The American athlete, Hank Stram’s philosophy of “Simplicity plus variety” is certainly one that could be applied to introducing new lexical items to students. Some traditional ways of presenting lexis are still very useful, after all, do we really need to reinvent the wheel? Here we have a selection of new as well as old methods for introducing new lexis .. Continue reading “13 Ways to Present Lexis”
In order to teach a specific item of language, for example a tense or a lexical set, it is essential that you, as the teacher, “know” this item thoroughly which is why on a CELTA course you are asked to include a language analysis on the lesson plan. What does this include and what do you need to consider? Here, in this third post in the series on lesson planning, we have the answers to these and other questions all about language analysis. Continue reading “A Guide to Lesson Planning: Language Analysis”
I completed my CELTA course before it was normal to carry a laptop around so all of my lesson plans and written assignments were handwritten, I am only telling you this so that you can get an idea of just how long ago it was….
I thoroughly enjoyed the course and loved my fellow trainees as well as 50% of the tutors (there were 2 tutors on the course). Now that I am a CELTA tutor myself, I often think back to my course and reflect on why I didn’t warm to the other tutor – I think it was probably just down to a clash of personalities. The tutor I liked (X) was the one whose feedback was perhaps more critical but it was delivered in the nicest possible way, we were able to laugh at the things that had gone wrong in the classroom. The other tutor (Y) was probably the more positive one in feedback but now that I think about it, I believe I was a bit more resistant to Y’s feedback. The two tutors were completely different types of teacher and I was aiming to be like X but I now realise that I was being unfair to Y, I let our personality clash get in the way of learning from a very experienced trainer (not that she would have known, I never voiced my feelings).
There are several different types of aims you should have on a lesson plan, typically the main aims of the lesson, the subsidiary aims of the lesson, your personal teaching development aims as well as an aim for each stage of the lesson. Confused as to what goes where? Read on for a succinct breakdown in the first of a series of blog posts on writing lesson plans. Continue reading “A Guide to Lesson Planning: Aims”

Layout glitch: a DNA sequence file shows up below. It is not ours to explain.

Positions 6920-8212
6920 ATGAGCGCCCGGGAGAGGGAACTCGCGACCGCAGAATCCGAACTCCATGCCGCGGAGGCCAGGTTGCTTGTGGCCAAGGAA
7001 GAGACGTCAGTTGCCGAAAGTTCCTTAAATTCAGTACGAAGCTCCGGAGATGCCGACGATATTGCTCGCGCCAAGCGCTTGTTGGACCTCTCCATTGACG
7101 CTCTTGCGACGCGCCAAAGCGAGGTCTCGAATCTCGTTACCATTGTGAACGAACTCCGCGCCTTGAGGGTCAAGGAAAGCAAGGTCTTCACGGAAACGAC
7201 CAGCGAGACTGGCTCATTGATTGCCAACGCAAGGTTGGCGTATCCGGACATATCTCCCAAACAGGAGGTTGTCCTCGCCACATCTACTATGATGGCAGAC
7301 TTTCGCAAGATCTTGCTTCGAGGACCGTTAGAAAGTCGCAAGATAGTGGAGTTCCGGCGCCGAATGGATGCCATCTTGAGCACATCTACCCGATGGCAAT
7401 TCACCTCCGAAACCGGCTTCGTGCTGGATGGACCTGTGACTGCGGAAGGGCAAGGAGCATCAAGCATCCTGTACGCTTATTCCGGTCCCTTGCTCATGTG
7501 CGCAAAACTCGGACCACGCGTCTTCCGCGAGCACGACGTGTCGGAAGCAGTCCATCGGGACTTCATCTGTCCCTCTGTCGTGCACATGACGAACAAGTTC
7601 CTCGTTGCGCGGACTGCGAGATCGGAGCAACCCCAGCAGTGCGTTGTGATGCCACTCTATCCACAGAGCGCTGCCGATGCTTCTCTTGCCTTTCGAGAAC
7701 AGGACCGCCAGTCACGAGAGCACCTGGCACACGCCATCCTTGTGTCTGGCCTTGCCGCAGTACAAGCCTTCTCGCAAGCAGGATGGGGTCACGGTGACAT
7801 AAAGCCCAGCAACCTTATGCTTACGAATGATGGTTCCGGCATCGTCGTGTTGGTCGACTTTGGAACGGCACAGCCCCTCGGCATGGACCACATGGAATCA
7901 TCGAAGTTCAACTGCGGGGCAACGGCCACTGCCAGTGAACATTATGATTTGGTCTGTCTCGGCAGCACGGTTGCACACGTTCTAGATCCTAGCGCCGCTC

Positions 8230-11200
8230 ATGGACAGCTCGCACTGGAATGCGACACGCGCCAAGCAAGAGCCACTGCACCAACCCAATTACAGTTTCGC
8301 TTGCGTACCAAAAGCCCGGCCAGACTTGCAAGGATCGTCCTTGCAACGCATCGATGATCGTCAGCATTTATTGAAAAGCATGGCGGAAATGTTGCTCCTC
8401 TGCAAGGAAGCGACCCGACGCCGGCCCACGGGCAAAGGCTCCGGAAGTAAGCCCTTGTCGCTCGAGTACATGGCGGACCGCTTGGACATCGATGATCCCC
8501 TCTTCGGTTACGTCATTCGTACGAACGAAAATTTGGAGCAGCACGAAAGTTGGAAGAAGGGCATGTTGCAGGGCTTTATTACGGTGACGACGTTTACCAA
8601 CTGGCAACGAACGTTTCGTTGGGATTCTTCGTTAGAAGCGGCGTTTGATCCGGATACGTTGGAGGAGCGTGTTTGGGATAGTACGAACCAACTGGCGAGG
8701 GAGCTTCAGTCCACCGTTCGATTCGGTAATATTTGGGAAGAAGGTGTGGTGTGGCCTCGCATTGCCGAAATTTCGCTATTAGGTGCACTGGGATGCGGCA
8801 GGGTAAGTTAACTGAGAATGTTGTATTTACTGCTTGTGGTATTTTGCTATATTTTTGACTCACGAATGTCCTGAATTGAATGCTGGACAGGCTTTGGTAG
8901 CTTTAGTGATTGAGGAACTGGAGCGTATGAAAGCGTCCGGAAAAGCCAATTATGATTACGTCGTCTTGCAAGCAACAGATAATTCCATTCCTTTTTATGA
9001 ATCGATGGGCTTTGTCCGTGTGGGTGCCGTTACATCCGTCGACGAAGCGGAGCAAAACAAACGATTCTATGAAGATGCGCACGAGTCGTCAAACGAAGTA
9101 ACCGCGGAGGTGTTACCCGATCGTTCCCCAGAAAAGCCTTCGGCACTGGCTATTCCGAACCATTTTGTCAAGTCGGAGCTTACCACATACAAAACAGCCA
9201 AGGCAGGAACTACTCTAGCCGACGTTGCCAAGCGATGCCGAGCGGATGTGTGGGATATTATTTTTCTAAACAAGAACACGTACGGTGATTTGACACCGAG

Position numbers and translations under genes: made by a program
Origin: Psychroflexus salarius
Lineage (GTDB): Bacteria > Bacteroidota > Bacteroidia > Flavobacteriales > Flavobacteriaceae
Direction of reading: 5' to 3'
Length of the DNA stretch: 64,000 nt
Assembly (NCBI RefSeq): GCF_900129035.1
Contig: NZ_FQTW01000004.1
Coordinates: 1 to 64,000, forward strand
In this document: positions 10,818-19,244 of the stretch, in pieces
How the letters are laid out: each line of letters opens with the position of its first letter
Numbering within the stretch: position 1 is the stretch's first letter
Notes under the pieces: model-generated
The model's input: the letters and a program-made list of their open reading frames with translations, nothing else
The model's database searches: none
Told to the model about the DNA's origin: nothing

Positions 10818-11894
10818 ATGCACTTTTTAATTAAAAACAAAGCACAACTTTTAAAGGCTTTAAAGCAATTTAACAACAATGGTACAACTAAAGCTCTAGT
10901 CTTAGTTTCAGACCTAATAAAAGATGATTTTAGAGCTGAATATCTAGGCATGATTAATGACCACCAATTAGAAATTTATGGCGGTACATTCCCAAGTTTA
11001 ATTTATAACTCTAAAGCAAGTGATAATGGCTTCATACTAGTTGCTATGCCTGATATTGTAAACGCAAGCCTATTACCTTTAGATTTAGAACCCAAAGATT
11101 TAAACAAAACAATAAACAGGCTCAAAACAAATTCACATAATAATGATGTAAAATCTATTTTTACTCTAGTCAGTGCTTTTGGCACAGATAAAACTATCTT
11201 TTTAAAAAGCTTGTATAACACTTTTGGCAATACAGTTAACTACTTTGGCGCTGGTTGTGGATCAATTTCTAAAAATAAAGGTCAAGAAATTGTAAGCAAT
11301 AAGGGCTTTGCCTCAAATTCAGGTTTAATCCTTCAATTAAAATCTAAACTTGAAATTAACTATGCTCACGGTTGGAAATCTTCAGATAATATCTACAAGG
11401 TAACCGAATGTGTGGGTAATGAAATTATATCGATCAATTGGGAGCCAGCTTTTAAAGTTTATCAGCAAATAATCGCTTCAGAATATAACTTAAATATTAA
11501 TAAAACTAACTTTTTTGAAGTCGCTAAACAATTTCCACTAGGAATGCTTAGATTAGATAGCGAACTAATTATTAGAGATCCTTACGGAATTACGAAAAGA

What was the last thing you wrote? A Whatsapp message? Shopping list? Maybe an email? So why are teachers still getting students to write descriptions of picture stories to practise writing skills? Let’s look at some ways of making our writing skills lessons more useful for real life. Continue reading “Developing Writing Skills in the EFL Classroom”
The amazing thing about the CELTA course is that it can be taken in different ways. The candidates are free to choose from three options offered by Cambridge English, which are differentiated according to the mode of delivery: full-time, part-time and online. Nowadays, the demand for online CELTA is on the rise as it offers a more flexible schedule and is more personalized. This is probably the most important reason why it is preferred by many. Still, even the candidates who apply for the online option don’t know what to expect in the online course. This post looks at the similarities and differences between face-to-face (F2F) and online CELTA with reference to my personal experience and observations as an OCT (Online Course Trainer) and the feedback I have gathered from my trainees so far. Continue reading “CELTA Online”
Error correction can be a tricky area in English language teaching- too much and students lose their confidence to speak, too little and they don’t feel that they are making progress. Read the situations and think about what you would do in each of the following cases before reading the solution … Continue reading “Error Correction: To Correct or not to Correct???”
It is very interesting when observing trainee teachers on a CELTA course, how many feel the need to “teach” in the old-fashioned sense of the word. Many trainees believe that if they haven’t stood at the front of the classroom talking at the students for a good chunk of the lesson that they haven’t actually taught anything.
In my opinion, teachers of EFL (though I am sure teachers of other subjects would benefit too) need to stop thinking that they have to teach but rather that they have to help students learn. After all, if you have discovered something for yourself, you are more likely to remember it. Continue reading “Focusing on Language in the Classroom”